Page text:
This article was published on January 25th, 2020
Throughout the history of time, gay men have forged a path that the heteronormative set have followed across all aspects of society – particularly in fashion. From the examples to the samples, and what’s next in gay sartorial appropriation?
The modern times have placed a spotlight on gay fashion in ways that have been well documented. As warriors and gender rebels, the closets of gay men and their adoption of styles previously viewed as subversive have slowly but surely gained traction in straight society. As identity and gender rebels, the LGBTQ+ community has made bold statements through clothing that speaks volumes without saying a word. Fashion has always been about self-expression, but for members of the LGBTQ+ community specifically, the purpose of fashion has encompassed more than simply a fabric and a brand.
Styles have often showcased their sexuality and intersectional identities to others within their world, with many men using gendered dress codes that allowed them some form of visibility, viability, and a ‘voice’ to be seen.
The Sartorial Divide Is Dying
The more that gay men have woven masculine and feminine imagery together to create a new landscape in fashion, it has become increasingly difficult to pin down where gay ends and straight begins. This blurring of the lines has gradually crept into the international conscious through mainstream male stars such as Mark Wahlberg in the 90s in Calvin Klein, David Beckham’s metrosexual silhouettes, and current pop singer Harry Styles, who has pushed the boundaries even further.
Have we come to a melting point in fashion where the lines are so blurred that there no longer any lines to conform to? Gay fashion has made a series of transitions over the decades, at one point and time featuring dandies, mods, scallywags, muscle Marys, vogueing divas, progressive punks, and everything in between. From the alleys to 5th Avenue, gay culture has become THE culture to emulate in the 21st century, and the heteronormative world is playing catchup in leaps and bounds.
Gay men have more disposable income than most groups to spend on fashion, and their influence on heteronormative style cannot be denied. The byproduct of their efforts has resulted in less violence against the LGBTQ+ community based on sexual orientation, with same-sex marriage now legal in over twenty countries, proof that there is more social and political acceptance in these modern times.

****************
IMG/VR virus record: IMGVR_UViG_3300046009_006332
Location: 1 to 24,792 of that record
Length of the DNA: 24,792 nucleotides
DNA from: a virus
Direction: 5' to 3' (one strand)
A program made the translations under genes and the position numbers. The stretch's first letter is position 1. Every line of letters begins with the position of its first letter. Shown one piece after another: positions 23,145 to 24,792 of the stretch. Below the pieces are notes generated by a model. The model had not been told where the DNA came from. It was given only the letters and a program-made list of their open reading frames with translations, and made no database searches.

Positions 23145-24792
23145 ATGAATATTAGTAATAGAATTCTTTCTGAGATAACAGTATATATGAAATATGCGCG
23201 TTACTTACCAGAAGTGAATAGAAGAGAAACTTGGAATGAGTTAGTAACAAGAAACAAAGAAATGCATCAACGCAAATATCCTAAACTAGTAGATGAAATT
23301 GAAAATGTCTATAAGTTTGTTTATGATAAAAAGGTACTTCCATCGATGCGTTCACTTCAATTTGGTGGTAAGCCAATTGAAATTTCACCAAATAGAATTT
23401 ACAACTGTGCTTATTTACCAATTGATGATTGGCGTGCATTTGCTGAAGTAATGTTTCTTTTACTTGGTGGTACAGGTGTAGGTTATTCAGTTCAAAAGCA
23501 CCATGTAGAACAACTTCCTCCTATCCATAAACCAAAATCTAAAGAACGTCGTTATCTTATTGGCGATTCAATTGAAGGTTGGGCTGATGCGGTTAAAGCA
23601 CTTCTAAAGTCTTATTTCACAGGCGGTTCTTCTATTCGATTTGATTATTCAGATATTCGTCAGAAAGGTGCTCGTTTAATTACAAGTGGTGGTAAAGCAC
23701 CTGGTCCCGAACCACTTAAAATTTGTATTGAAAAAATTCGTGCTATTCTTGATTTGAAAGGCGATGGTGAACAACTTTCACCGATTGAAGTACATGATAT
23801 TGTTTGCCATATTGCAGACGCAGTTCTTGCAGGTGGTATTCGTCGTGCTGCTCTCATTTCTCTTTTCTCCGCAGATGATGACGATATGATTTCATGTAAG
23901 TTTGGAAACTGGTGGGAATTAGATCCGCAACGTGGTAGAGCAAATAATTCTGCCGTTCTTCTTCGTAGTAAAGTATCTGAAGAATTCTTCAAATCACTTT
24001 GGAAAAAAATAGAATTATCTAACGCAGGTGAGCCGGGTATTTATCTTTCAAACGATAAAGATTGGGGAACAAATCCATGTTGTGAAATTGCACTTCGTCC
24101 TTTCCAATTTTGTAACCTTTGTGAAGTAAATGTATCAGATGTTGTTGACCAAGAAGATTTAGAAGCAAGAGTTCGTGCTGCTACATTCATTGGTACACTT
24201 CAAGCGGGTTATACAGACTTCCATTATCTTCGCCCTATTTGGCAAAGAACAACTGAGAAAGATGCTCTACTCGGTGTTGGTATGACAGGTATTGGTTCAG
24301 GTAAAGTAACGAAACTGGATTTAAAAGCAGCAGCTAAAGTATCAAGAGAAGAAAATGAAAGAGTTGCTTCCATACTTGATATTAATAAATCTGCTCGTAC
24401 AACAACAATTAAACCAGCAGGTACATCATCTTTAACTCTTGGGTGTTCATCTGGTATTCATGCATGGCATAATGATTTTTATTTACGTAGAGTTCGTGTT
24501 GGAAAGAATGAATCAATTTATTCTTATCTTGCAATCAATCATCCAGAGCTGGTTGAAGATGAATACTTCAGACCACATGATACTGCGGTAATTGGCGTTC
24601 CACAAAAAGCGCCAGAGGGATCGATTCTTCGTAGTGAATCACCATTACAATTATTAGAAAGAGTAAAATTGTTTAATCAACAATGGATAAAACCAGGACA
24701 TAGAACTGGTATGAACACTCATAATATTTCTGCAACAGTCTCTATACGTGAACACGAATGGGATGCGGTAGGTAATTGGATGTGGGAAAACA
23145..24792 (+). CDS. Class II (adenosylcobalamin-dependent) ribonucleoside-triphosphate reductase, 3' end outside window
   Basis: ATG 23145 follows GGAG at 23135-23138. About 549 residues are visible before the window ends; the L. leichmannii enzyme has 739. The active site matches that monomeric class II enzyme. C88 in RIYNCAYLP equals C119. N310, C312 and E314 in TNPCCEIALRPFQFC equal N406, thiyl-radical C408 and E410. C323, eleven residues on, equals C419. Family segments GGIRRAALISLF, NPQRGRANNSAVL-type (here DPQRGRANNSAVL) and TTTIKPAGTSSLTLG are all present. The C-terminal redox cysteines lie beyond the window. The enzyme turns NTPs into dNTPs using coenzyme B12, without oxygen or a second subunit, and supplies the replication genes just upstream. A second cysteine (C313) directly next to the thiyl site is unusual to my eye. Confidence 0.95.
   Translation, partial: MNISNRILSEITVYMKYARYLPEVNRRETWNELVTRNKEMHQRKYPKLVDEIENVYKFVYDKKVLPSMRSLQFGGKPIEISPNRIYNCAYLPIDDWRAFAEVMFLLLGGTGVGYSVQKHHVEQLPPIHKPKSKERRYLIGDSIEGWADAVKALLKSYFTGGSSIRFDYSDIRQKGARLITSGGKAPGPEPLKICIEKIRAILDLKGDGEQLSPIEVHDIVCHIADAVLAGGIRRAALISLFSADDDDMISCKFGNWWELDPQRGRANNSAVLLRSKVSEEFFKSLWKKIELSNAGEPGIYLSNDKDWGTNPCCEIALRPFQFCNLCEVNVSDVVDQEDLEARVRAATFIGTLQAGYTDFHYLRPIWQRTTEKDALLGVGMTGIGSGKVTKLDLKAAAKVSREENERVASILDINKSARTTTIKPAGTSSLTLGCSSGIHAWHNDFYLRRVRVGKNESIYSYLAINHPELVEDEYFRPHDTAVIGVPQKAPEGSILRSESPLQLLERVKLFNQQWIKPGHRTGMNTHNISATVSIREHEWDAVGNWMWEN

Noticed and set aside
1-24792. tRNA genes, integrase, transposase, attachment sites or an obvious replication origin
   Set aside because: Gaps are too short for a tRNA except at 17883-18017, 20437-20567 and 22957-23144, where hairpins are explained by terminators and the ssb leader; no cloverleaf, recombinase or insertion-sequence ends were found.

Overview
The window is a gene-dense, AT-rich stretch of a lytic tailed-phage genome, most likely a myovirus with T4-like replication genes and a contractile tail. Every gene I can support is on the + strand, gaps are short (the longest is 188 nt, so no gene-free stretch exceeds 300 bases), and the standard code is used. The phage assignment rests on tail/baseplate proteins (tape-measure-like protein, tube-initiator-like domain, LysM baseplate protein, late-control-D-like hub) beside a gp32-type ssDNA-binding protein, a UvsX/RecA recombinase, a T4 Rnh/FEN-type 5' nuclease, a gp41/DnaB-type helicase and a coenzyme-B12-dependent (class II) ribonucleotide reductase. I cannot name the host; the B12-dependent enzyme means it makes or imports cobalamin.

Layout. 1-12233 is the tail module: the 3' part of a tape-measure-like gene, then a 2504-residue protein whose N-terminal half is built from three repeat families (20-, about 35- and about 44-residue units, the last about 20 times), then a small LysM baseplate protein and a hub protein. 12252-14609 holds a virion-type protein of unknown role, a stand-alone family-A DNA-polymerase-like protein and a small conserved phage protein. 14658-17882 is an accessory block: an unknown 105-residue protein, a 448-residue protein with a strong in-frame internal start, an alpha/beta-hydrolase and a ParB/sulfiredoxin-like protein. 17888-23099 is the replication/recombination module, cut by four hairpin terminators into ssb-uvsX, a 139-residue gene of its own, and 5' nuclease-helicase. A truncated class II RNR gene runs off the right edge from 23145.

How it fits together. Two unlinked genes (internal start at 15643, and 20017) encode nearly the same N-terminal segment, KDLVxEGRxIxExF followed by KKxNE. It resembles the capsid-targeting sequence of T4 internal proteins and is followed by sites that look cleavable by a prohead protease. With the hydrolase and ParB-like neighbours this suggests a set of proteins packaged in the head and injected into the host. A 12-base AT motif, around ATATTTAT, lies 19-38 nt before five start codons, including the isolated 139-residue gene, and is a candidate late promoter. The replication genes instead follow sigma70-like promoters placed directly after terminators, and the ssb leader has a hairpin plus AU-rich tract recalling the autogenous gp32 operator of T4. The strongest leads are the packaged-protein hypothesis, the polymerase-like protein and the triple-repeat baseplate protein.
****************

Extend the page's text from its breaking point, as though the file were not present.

There are still milestones to reach, however, and as gay subcultures continue to move closer to the mainstream and more acceptance, previous gay tropes are being abandoned or recalibrated for the next generation. With more straight men wearing the clothing that was typically categorized as gay fashion, there are more men in the LGBTQ+ community are taking it to the next level to distinguish themselves from their straight counterparts.
The Digital Domain & The Crossover
The digital era has made the search for personal identity a new conundrum for everyone, including gay men, who now have more boxes to tick off when classifying themselves to one another, as well as the world. No matter the aesthetic, queer culture has now gone from iconic House Ball looks to homo hippie and several other new fashion landscapes that are currently being featured and played up in the mainstream media, both in magazines and digital media.
Gone is the era where fashion took years to hit the entire world en masse. Today’s furious pace dictates that fashion evolve seemingly in a matter of weeks, if not days. This microwave fashion process has been adopted by some of the biggest names in the fashion industry – from Rick Owens and Stella McCartney, to Brandon Maxwell and Calvin Klein, the slant towards ‘gay fashion’ has combined absurdist, surreal, and fantastical imagery that has become commonplace on concrete jungles around the globe.
As fashion continues to shapeshift and evolve, what remains a staple is that gay men and the LGBTQ+ community will continue to be at the forefront.